Scattering intensities scale with the number density n, the square average contrast (SLD is the scattering length density) and the square average volume of the scatterers, the forward scattering being written for a single population of centrosymmetric aggregates in the monodisperse approximation as
Here S(0) is the structure factor value at Q = 0 related to the isothermal compressibility, hereinafter considered as being equal to unity (no interaction considered). This equation gives access to another determination of the aggregate size, calculating a radius assuming spheres of square volume . Since the basic property of a hydrotrope – here ethanol – is to distribute between phases and accumulate slightly near the interface, the estimation of SLDs to quantify the contrast is not straightforward. The procedure used is detailed in the supporting information.
We now turn to the general Fig. 6, which aims to assist the understanding of the main morphological structure variations within the wide monophasic domain investigated; additional plots are provided in the supporting information (Figs. S8 and S9). The `large' OZ contribution is of course paramount in the vicinity of the critical point, located in the water-rich region. However, it extends in all directions and is still seen, for example, at 10% more hydrotrope than the critical point. The characteristic size of the aggregates, determined from the correlation length and from the forward scattering of this contribution, is in good agreement as long as the corresponding intensity is well above any `background' level. This size ranges from slightly less than 1 nm up to 10 nm, reaching 10 nm at the binodal around the critical point, and decreasing in all directions from there. The self-consistency of the proposed model is demonstrated, as for classical micelles, by the equivalence of sizes as deduced from the forward intensity of the OZ contribution or from ξOZ, which are in agreement, as shown in Figs. 6(a), 6(b) and 6(c).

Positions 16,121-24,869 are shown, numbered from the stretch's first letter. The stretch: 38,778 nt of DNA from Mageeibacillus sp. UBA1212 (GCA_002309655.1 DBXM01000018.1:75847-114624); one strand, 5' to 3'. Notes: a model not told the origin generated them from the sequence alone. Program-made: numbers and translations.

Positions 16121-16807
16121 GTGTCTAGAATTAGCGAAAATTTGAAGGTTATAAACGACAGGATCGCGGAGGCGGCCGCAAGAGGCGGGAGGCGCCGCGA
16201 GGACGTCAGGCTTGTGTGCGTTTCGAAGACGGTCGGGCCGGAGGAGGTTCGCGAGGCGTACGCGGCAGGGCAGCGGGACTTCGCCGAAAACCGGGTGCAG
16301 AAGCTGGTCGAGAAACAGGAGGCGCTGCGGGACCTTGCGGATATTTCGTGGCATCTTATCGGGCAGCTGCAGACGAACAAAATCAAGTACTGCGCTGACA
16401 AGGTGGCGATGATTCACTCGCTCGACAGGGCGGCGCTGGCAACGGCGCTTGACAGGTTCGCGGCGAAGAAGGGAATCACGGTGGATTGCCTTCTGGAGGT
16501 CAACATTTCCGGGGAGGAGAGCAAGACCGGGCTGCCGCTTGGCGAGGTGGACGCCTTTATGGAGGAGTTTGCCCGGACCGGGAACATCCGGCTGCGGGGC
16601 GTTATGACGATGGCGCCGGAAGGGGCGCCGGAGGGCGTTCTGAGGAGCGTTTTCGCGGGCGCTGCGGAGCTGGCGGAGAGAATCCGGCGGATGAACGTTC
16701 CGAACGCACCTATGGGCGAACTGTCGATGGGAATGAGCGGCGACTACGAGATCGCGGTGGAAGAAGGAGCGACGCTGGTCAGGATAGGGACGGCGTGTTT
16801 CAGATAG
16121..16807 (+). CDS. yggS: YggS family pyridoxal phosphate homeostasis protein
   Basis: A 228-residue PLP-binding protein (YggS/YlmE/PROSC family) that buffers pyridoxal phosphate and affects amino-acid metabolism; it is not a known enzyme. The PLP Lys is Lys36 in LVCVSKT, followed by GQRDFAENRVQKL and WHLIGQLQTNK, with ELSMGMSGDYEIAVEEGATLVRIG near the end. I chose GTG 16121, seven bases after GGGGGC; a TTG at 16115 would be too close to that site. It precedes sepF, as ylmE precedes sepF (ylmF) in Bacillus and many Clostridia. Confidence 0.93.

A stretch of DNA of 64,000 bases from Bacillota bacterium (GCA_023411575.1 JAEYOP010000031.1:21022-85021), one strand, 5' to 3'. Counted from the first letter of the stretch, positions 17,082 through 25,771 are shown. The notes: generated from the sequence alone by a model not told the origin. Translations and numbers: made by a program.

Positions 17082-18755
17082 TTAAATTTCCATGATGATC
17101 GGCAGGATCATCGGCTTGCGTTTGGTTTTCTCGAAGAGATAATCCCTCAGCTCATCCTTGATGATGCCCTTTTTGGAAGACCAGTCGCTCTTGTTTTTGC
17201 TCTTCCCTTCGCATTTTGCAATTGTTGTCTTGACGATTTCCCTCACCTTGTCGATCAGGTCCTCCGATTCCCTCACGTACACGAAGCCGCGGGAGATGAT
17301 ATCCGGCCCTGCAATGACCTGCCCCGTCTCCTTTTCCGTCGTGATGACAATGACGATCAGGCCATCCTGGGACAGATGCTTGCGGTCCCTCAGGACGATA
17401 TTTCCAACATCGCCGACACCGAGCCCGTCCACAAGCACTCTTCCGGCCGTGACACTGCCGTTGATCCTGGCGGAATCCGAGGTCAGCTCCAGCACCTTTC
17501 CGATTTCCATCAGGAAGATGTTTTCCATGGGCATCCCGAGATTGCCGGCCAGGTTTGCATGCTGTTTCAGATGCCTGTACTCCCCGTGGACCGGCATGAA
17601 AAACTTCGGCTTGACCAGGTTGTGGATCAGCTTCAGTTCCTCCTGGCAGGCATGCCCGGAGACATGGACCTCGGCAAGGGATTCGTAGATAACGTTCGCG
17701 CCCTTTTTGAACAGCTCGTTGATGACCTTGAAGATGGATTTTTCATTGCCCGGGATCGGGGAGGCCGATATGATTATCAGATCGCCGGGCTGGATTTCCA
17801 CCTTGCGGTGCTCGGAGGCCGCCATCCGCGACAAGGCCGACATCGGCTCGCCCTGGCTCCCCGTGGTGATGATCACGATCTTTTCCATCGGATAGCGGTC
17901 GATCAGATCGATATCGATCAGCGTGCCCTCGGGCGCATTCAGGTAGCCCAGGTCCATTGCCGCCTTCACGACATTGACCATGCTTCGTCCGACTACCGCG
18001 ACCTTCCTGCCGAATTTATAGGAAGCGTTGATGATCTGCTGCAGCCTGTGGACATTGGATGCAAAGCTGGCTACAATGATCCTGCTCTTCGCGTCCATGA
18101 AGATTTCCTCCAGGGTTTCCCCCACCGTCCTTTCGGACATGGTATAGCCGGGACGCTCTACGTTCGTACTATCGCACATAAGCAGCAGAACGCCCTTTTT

The smaller distance, i.e. the mesh size of the reverse network from octan-1-ol (as shown in Fig. 4), determined from 2π/Qpeak, extends from about 1 nm (similar to the octan-1-ol chain length) in the octan-1-ol corner to several nanometres (Fig. 6d). The correlation length of this network, determined from the width of the peak (ξpeak), is a maximum close to the binodal and for intermediate compositions in octan-1-ol and water, i.e. in a region where bicontinuity is expected (Fig. 6e). Fig. 6(f) shows that the ratio of distance to typical size, which is of the order of 3 for all classical microemulsions, is significantly lower here, i.e. between and . The UFME order does not propagate to the nearest-neighbour domains. This is consistent with the fact that UFMEs are stabilized not by surface film curvature but by a hydration force of much smaller decay length.
So far we have only presented SWAXS data. Note, however, that the small-angle neutron scattering (SANS) data are similar, as shown in the supporting information (Fig. S7) and by Diat et al. (2013). Two elements distinguish SANS and SAXS data for UFMEs. First, the contrast for SANS is created using partial deuteration, e.g. with fully deuterated octan-1-ol but hydrogenated ethanol and water. As a result, the OZ contribution to the scattering, corresponding to D-rich clusters in an H-rich medium, dominates. The peak contribution due to scattering by small hydroxy clusters in oil is thus often negligible, and water-rich spectra are well fitted with a simple OZ function. Second, with the sensitivity of neutrons to isotopic contrast, it is possible to use selective deuteration/hydrogenation to highlight the excess of hydrotrope (ethanol) which accumulates slightly at the interface; the corresponding scattering is weak and, in order to see it, other scattering contributions must be cancelled by matching the SLDs of the clusters and solvent. The existence of an interface of a particular SLD is neglected in our model for simplicity. Note that, as shown by Diat et al. (2013), the scattering by this excess of hydrotrope is also fitted by an OZ function, and would therefore be reproduced by our model. However, the simultaneous fit of different contrast conditions for the same morphology would show inconsistencies, i.e. the model would not fit all data if we were to change only the SLDs and keep the same correlation lengths.